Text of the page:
The following morning, we boarded the coach down to the dockside where the boat was ready to take us up and across to the start line. There were two different hat colours that separated everyone by age and by boat and luckily for me, Greg and I are of a similar age, so we wore orange hats and boarded the second ferry together. I was quite overwhelmed by how many people were at the event, but there were people of every size, age, ethnicity and disability. It helped me to calm my nerves at first but looking out to sea and noticing the wind had picked up and how choppy the water had become set me off again feeling nervous. Suddenly everyone stood up and began making their way out to the pontoon rigged up to the ferry. Everyone seemed to be so much more experienced at swimming open water and it scared me a bit. Greg and I both made our way over to the side of the platform where I jumped into the water and felt like I was going down and down further into the depths of the Bosphorus. I suddenly had a flashback as if I was still in one of my nightmares and this is exactly what I had imagined happening to me. As I popped up to the surface still in the same position, I could hear Greg calling me to start swimming. All the swimmers were told earlier to make their way to the centre of the Bosphorus and then begin to swim up towards the finish line. The hectic rush of all the swimmers was so chaotic and felt to me like being in a washing machine with white water and huge splashes all around me. I just froze and didn’t want to move and at this moment I thought what would happen if I was to give up right now. There were helicopters, boats and drones plus deep sea divers all around us. I knew that I was safe, but the water just seemed so big that I then began to think nobody would see me. It was at that moment I realised that I needed to trust Greg and follow him to the finish line. I needed to at least try and swim out to the middle where the current would help assist me down to the finish. I began to swim out to the middle where everyone was rushing to and I use the word rushing because that’s exactly how it seemed. The water changed from warm to cold and I realised that I was in this current that had a wonderful calmness to it. It felt so beautiful to swim in and made me feel more relaxed. I would stop and do some breaststroke just so I could see Greg where he would reassure me and encourage me to continue.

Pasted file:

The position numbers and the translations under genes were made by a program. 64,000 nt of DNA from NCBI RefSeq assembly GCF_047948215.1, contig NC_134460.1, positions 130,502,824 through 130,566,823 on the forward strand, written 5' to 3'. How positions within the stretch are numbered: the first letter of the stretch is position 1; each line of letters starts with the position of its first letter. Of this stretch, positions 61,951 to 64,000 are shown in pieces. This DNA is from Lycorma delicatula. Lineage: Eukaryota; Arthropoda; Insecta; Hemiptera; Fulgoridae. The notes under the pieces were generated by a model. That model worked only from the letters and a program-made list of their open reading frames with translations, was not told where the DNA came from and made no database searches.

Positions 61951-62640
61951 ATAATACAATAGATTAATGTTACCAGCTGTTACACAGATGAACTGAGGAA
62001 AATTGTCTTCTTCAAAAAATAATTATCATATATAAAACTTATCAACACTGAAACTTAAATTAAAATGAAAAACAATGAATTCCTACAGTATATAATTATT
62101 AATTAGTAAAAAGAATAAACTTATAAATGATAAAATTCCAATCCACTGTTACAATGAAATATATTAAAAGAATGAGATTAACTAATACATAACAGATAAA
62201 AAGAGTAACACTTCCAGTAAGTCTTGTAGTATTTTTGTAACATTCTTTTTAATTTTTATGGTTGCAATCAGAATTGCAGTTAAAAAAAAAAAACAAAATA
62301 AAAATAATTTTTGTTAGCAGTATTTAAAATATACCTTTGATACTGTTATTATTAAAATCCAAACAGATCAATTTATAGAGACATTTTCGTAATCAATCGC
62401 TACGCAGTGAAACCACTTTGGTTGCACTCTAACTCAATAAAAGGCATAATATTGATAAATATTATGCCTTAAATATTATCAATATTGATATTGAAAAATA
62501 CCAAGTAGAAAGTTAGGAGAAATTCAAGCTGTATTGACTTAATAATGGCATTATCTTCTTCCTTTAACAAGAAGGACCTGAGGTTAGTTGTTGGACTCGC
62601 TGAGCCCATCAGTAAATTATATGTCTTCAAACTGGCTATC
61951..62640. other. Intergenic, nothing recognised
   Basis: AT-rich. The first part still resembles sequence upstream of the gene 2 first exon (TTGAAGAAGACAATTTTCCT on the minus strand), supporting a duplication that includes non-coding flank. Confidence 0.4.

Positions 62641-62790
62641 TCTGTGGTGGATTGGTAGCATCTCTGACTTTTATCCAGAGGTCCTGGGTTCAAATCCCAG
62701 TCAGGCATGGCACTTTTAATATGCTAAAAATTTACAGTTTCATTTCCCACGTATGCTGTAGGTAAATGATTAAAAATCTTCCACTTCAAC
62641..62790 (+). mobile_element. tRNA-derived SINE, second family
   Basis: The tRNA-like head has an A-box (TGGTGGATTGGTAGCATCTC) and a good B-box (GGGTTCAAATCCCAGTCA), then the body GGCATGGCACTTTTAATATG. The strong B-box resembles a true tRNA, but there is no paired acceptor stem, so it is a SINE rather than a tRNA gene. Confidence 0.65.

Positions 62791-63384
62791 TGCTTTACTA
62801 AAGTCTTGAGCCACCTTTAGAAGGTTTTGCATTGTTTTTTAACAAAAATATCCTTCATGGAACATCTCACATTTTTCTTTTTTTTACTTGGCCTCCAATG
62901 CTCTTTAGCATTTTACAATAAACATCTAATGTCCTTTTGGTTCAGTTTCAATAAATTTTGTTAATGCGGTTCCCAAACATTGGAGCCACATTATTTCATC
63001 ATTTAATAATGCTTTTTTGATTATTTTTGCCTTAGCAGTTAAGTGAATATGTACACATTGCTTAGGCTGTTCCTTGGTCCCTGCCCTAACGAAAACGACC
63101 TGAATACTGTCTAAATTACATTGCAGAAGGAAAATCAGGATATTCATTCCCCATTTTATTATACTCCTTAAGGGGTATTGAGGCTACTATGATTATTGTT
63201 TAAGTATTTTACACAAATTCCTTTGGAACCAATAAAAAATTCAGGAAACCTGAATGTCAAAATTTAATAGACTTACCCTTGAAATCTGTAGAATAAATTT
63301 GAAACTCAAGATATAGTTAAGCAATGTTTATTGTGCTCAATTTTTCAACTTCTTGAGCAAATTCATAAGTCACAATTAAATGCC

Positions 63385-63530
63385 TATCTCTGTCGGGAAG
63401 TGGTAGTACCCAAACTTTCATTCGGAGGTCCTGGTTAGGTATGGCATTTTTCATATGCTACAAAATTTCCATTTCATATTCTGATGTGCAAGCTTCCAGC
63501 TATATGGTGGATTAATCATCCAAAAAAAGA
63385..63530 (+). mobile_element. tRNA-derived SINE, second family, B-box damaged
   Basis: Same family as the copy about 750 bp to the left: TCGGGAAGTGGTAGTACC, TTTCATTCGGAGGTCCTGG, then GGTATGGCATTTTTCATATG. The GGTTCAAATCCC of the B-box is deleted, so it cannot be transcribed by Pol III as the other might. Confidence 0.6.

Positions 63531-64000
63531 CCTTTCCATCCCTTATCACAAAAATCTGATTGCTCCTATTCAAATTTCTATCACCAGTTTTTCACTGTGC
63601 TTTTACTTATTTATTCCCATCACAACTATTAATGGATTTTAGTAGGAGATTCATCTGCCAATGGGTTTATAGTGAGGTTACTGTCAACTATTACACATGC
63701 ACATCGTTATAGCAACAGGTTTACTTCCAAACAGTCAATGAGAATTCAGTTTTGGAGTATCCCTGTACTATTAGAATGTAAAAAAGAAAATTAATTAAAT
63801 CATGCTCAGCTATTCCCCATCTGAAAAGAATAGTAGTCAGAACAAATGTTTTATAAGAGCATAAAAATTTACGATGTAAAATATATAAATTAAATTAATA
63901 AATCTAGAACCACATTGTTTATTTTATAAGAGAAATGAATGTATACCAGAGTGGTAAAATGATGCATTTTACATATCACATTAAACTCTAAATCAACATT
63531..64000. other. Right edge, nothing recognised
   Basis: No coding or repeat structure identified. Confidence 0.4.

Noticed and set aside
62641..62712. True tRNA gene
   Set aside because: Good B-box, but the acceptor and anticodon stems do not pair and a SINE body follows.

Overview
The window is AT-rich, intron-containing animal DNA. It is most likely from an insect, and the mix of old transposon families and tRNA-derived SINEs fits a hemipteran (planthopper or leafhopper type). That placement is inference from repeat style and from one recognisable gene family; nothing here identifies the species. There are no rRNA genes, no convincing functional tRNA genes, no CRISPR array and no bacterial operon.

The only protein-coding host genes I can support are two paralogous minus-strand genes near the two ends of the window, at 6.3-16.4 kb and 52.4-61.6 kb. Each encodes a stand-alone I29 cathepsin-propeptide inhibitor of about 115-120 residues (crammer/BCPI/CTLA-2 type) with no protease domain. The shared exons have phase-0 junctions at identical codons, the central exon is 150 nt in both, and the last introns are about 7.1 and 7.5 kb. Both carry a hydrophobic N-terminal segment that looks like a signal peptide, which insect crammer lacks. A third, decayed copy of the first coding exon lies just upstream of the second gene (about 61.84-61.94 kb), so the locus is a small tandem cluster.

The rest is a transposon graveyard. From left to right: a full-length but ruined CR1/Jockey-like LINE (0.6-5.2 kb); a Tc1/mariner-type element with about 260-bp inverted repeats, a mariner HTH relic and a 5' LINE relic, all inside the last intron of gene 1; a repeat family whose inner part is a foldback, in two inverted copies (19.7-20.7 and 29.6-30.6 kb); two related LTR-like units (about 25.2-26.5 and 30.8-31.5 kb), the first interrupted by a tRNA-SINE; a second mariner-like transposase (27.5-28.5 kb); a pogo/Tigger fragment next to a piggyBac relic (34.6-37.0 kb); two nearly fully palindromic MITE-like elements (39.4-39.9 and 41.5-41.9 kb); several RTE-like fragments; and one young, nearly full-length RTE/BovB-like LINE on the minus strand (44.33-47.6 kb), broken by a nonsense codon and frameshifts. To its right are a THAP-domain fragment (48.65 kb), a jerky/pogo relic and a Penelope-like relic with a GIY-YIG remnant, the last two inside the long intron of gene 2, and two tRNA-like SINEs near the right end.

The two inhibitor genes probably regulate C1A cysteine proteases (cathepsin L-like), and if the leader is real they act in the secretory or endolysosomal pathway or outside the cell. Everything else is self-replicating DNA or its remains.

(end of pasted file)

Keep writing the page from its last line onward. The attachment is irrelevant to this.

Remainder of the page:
When I reached the first bridge and swam underneath it, the water suddenly felt cold and dark. Looking up and seeing the bridge above me felt surreal, almost beautiful to me. Never did I imagine I would ever in my life swim under a huge bridge in the middle of a strait. As I swam further down, I began to pick up my rhythm and really enjoyed swimming, letting my mind wander and think about sweet things like the film Finding Nemo. I just needed something funny to help lift my spirits and send me some positive vibes to carry on. I also thought about my lovely family who would be willing me on back home and my father, who had passed away some years ago, who had always encouraged me to swim as a child. I felt like he was with me in the current as a piercing light stayed in front of me the whole time throughout the swim. It was easy to follow the centre of the Bosphorus as there were so many large groups of people swimming together in the same direction. Towards the end of the swim, Greg told me to look back so I could see how far I had come. I turned around and just couldn’t believe it. It was now time to swim across and out of the current. This was the hardest part of the swim as you needed to conserve as much energy and strength as possible to get yourself across so you could swim straight over to the finish line. I had heard stories earlier on of people being pulled past the finish line from the current and I knew that there was no way I would allow this to happen to me. After all, we had come this far, and I didn’t want to let anyone down including my supporters.